2010 was a turning point in my career, even if I didn’t know it. After completing my MA in history and wrapping up my part-time research roles for history professors, I landed a full-time role at a policy research organization. It wasn’t exciting, nor was it prestigious. It even felt like a dead-end (it was). But it was 5 days a week in an office for the first time in my life, and that was exciting. But I still wanted more. My applications to jobs increased threefold — in Philadelphia, New York, Chicago, and beyond. I desperately wanted a challenge and purpose. Really: I wanted to get my career going and leave academia far behind.
One super cool, quirky non-profit to which I applied asked for a book that had an impact on my life. I was a bit lost on this one. While I had some favorite fiction, I wouldn’t call them inspiring. A decade of reading history books in academia left me exhausted by non-fiction. After a quick search for “customer service book,” I found Zappos CEO Tony Hsieh’s Delivering Happiness. I had been a Zappos devotee for years, and they had been acquired by Amazon the previous year. Plus, it wasn’t too long (🙄) and I felt confident I could digest it before the interview I landed with them. So I offered DH as my book, hit submit, and got to reading.
For those unfamiliar, Delivering Happiness is part Tony Hsieh biography part history of Zappos, part guide on how to build a truly customer-centric company. At it’s core, it argues that Zappos was a customer service company that happened to sell shoes. (Note: I’ve heard tech CEOs say most companies today are tech companies that happen to sell cars/build airplanes/make beer, and that also feels true and partially inspired by DH). Of course, that is my synthesis of the book. His stream-of-consciousness narrative storytelling breaks the book down into ‘Profits,’ ‘Profits and Passion,’ and ‘Profits, Passion, and Purpose.’ The Zappos blog actually has some interesting tidbits (and sweet camera phone pics) including the nugget that while writing DH, Tony, Jenn, and their editor Will were on a 20:4 wake:sleep cycle while they worked to meet their deadline.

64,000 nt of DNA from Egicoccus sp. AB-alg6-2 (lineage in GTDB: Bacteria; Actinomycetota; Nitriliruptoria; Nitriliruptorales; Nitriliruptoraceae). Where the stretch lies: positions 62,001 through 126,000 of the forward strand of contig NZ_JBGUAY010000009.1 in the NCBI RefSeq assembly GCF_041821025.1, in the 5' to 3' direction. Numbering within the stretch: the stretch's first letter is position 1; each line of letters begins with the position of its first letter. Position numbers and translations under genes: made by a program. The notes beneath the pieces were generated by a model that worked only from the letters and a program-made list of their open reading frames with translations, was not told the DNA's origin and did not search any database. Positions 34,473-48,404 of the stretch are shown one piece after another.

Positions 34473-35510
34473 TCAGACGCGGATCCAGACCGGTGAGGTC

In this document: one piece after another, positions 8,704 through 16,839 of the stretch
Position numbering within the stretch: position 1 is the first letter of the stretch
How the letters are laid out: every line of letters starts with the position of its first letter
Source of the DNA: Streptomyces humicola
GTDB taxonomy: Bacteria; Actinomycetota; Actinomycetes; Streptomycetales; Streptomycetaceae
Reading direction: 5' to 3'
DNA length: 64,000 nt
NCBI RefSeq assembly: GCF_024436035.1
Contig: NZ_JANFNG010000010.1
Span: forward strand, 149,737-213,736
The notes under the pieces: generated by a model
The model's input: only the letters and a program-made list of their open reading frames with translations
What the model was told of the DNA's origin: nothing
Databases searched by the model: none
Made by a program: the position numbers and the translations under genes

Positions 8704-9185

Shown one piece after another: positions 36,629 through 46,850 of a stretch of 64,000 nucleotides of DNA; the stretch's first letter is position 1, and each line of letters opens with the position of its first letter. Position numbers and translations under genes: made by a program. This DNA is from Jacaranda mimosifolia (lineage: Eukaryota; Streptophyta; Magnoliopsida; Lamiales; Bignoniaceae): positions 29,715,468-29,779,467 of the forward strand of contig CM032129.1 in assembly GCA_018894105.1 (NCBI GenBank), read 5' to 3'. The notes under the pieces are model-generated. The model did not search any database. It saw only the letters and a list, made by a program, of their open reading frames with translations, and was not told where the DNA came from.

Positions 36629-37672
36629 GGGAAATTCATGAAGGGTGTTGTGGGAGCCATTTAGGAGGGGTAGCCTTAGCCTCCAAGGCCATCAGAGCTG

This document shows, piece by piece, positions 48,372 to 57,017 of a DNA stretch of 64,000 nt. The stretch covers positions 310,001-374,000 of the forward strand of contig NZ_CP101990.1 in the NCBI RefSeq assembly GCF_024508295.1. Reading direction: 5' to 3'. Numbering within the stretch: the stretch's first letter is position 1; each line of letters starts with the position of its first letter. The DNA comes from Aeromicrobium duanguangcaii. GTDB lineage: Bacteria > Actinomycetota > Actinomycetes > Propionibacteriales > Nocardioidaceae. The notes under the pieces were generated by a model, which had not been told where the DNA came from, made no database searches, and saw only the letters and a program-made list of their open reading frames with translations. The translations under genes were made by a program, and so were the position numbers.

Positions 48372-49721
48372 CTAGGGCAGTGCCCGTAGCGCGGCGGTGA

While Delivering Happiness resonated with me because it was so obsessively customer-centric (their customer support team will still answer any question you ask them, whether it’s about their products or otherwise), what always struck me about Zappos was their commitment to their obsession. It’s always going to be easier to be idealistic when you’re 50 people in a room, but as you grow in revenue, headcount, and board members, it’s hard to hold on to what made you special. But Zappos did just that. Through building relationships with customers and colleagues, Hsieh believed that you could create something special. And the Zappos team certainly did, even after their acquisition by Amazon.
It’s sad to lose a visionary like Tony Hsieh at an early age. We’ll miss out on so many radical ideas that could’ve changed the world in ways we can’t imagine. Leaders who cut against the grain and swim upstream and think differently are so rare. Rarer still are the ones who do so not as a means to get rich, but because making the world happier is their true mission.
Despite never landing a job at that nonprofit I interviewed with (I applied a bunch of times over the course of a year), Delivering Happiness provided me with a North Star on which to focus my own philosophy on customer service. After nearly a decade in retail, I knew how to work with customers. I also knew deep down that going above and beyond was in my DNA. But Delivering Happiness let me know I was not alone, and that there were many out there who believed that crafting awesome experiences for customers is not just a dream, it is the minimum.